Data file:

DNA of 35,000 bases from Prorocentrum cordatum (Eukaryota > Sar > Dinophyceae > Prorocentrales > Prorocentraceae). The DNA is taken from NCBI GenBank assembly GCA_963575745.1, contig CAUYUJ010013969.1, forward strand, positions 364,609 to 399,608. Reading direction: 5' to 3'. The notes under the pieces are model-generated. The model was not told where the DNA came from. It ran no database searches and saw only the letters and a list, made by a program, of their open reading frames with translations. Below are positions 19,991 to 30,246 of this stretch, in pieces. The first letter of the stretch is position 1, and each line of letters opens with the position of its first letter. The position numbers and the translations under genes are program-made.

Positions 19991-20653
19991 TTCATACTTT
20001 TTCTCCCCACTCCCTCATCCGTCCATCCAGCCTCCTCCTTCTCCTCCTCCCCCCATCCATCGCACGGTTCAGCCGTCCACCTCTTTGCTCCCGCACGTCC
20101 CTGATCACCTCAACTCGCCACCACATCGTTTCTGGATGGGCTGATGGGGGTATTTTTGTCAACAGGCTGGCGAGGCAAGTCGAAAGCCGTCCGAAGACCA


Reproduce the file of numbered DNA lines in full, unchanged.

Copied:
DNA of 35,000 bases from Prorocentrum cordatum (Eukaryota > Sar > Dinophyceae > Prorocentrales > Prorocentraceae). The DNA is taken from NCBI GenBank assembly GCA_963575745.1, contig CAUYUJ010013969.1, forward strand, positions 364,609 to 399,608. Reading direction: 5' to 3'. The notes under the pieces are model-generated. The model was not told where the DNA came from. It ran no database searches and saw only the letters and a list, made by a program, of their open reading frames with translations. Below are positions 19,991 to 30,246 of this stretch, in pieces. The first letter of the stretch is position 1, and each line of letters opens with the position of its first letter. The position numbers and the translations under genes are program-made.

Positions 19991-20653
19991 TTCATACTTT
20001 TTCTCCCCACTCCCTCATCCGTCCATCCAGCCTCCTCCTTCTCCTCCTCCCCCCATCCATCGCACGGTTCAGCCGTCCACCTCTTTGCTCCCGCACGTCC
20101 CTGATCACCTCAACTCGCCACCACATCGTTTCTGGATGGGCTGATGGGGGTATTTTTGTCAACAGGCTGGCGAGGCAAGTCGAAAGCCGTCCGAAGACCA